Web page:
23 November 2020 In Phenolic compounds

Dietary habits are a determining factor of the higher incidence and prevalence of chronic non-communicable diseases (NCDs). In the aim to find a possible preventive and intervention strategy, the Mediterranean diet (MedDiet) has been proposed as an effective approach.

Within the MedDiet, moderate wine consumption with meals is a positive item in the MedDiet score; however, recent studies have reported a dose-response association between alcohol consumption and higher risk of a large number of NCDs. This review aimed to evaluate the association between NCDs and wine consumption in the framework of the MedDiet, with a simple review of 22 studies of the highest-level literature published over the last five years. We found that the information regarding the effects of wine in different health outcomes has not varied widely over the past five years, finding inconclusive results among the studies evaluated.

Most of the literature agrees that light to moderate wine intake seems to have beneficial effects to some extent in NCDs, such as hypertension, cancer, dyslipidemia and dementia, but no definitive recommendations can be made on a specific dose intake that can benefit most diseases.

25 August 2020 In General Health

INTRODUCTION: Moderate wine consumption is a characteristic of the Mediterranean diet. Studies around the world have shown a beneficial effect of moderate alcohol intake, especially wine, on health. This review aims to critically summarise the most recent studies that investigate the beneficial effects of moderate wine intake on human health.

METHODS: The PubMed database was comprehensively searched to identify trials published from 2013 to 2018 that investigated the association between moderate wine consumption and health.

RESULTS: The most recent studies confirm the valuable role of moderate wine consumption, especially red wine, in the prevention and treatment of chronic diseases such as cardiovascular disease, metabolic syndrome, cognitive decline, depression, and cancer. In the meantime, recent studies also highlight the beneficial role of red wine against oxidative stress and in favour of desirable gut bacteria. The beneficial role of red wine has been attributed to its phytochemical compounds, as highlighted by clinical trials, where the effect of red wine has been compared to white wine, non-alcoholic wine, other alcoholic drinks, and water.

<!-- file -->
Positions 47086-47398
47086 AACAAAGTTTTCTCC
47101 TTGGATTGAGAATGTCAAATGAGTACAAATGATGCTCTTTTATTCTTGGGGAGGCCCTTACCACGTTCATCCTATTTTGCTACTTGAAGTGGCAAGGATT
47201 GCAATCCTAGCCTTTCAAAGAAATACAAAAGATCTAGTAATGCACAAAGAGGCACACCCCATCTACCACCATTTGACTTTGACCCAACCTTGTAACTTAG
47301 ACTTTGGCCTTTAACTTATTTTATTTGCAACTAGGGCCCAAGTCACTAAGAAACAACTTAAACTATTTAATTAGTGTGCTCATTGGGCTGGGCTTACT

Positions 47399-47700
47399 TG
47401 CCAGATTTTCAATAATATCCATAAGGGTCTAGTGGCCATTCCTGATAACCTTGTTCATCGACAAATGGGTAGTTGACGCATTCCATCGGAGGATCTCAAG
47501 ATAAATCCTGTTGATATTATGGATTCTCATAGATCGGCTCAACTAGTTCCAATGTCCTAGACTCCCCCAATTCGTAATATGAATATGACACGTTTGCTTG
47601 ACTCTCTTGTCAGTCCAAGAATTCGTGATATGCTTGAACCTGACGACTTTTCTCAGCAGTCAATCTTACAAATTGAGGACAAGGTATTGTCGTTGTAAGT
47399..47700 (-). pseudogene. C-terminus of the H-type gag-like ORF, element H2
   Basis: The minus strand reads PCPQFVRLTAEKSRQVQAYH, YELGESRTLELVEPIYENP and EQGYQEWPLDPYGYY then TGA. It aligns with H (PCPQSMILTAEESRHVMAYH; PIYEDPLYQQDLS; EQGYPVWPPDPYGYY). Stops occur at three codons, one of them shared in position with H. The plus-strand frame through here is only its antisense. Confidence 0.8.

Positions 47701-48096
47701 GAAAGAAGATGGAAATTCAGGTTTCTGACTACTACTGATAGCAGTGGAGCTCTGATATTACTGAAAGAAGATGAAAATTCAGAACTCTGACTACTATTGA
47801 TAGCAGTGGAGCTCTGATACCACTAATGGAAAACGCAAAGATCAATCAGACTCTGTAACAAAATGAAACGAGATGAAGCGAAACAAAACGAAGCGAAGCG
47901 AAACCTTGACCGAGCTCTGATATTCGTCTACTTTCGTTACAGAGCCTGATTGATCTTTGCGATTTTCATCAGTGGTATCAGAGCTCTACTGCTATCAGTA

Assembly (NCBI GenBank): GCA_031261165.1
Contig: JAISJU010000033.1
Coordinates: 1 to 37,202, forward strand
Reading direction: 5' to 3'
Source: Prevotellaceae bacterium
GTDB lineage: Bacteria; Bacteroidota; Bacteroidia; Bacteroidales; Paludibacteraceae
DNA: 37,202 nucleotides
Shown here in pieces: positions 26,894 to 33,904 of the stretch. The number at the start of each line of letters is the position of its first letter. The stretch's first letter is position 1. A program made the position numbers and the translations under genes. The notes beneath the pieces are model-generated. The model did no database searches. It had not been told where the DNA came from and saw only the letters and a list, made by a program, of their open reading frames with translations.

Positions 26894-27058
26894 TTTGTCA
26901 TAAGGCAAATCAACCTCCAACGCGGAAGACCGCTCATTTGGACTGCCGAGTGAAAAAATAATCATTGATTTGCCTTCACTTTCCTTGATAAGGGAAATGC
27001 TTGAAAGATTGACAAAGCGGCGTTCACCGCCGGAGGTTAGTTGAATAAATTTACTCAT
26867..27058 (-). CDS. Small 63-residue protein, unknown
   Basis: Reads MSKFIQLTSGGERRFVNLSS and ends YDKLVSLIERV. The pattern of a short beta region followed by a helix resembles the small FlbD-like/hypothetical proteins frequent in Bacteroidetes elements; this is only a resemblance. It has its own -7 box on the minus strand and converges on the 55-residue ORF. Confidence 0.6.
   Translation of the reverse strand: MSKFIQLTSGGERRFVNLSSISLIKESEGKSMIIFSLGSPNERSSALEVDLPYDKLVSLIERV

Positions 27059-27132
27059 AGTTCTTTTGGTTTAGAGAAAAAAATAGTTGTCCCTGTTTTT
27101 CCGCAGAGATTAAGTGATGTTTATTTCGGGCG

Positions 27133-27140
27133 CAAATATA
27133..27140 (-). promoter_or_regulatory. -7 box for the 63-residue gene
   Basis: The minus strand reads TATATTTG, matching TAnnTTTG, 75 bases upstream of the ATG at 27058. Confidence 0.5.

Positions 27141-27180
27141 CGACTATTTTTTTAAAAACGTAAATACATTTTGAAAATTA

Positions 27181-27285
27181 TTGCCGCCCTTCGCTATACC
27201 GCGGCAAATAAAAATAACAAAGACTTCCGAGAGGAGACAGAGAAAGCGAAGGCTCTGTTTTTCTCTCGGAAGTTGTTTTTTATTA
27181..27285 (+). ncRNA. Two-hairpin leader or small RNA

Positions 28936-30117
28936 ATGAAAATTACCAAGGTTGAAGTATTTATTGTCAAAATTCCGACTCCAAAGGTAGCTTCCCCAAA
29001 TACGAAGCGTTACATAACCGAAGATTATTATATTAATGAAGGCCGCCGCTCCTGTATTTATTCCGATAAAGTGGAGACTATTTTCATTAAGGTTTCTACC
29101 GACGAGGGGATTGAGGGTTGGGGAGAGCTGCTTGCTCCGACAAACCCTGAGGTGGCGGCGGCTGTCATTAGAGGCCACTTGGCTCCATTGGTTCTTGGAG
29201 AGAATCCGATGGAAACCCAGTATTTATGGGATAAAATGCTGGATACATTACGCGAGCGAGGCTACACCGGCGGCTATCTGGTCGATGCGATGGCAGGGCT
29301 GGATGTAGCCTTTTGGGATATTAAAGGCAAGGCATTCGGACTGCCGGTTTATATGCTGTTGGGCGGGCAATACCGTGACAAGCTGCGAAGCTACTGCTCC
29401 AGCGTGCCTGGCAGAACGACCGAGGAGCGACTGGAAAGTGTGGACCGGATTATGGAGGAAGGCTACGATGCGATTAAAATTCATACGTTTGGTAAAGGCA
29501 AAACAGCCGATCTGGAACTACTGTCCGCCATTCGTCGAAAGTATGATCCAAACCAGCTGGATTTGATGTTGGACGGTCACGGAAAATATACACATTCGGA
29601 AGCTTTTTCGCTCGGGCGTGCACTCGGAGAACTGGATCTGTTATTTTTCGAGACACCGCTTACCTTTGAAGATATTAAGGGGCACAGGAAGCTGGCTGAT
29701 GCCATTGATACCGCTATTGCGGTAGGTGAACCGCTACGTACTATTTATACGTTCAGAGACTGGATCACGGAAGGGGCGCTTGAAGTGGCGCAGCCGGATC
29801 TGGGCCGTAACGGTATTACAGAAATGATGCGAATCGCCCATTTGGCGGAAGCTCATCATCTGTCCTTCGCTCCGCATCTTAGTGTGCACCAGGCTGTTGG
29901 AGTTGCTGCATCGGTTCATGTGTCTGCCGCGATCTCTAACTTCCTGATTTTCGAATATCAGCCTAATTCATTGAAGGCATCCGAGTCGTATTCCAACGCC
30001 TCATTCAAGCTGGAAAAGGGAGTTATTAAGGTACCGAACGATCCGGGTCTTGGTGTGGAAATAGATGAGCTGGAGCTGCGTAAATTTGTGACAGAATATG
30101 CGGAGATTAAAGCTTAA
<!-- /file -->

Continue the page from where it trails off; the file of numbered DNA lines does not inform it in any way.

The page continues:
CONCLUSIONS: Moderate wine intake, at 1(-)2 glasses per day as part of the Mediterranean diet, has been positively associated with human health promotion, disease prevention, and disease prognosis.

25 August 2020 In Dementia

With an increase in life expectancy, the incidence of chronic degenerative pathologies such as dementia has progressively risen. Cognitive impairment leads to the gradual loss of skills, which results in substantial personal and financial cost at the individual and societal levels. Grapes and wines are rich in healthy compounds, which may help to maintain homeostasis and reduce the risk of several chronic illnesses, including dementia.

This review analyzed papers that were systematically searched in PubMed, MEDLINE, Embase, and CAB-Abstract, using the association between grapes (or their derivatives) and their effects on cognitive functions in humans. Analysis was restricted to epidemiological and randomized-controlled studies.

Consumption of grape juice (200-500 mL/day) and/or light-to-moderate wine (one to four glasses/day) was generally associated with improved cognitive performance, while the results for other alcoholic beverages were controversial and inconclusive. Bioactive molecules contained in grapes and wine were also considered, with particular attention paid to resveratrol.

Due to the relatively high doses required (150-1000 mg/day) for bioactivity coupled with its low bioavailability, resveratrol is only one of the possible grape-derived compounds that may partly underpin the beneficial effects of grapes on the central nervous system.

27 March 2020 In Dementia

With an increase in life expectancy, the incidence of chronic degenerative pathologies such as dementia has progressively risen. Cognitive impairment leads to the gradual loss of skills, which results in substantial personal and financial cost at the individual and societal levels. Grapes and wines are rich in healthy compounds, which may help to maintain homeostasis and reduce the risk of several chronic illnesses, including dementia. This review analyzed papers that were systematically searched in PubMed, MEDLINE, Embase, and CAB-Abstract, using the association between grapes (or their derivatives) and their effects on cognitive functions in humans. Analysis was restricted to epidemiological and randomized-controlled studies. Consumption of grape juice (200-500 mL/day) and/or light-to-moderate wine (one to four glasses/day) was generally associated with improved cognitive performance, while the results for other alcoholic beverages were controversial and inconclusive. Bioactive molecules contained in grapes and wine were also considered, with particular attention paid to resveratrol. Due to the relatively high doses required (150-1000 mg/day) for bioactivity coupled with its low bioavailability, resveratrol is only one of the possible grape-derived compounds that may partly underpin the beneficial effects of grapes on the central nervous system.

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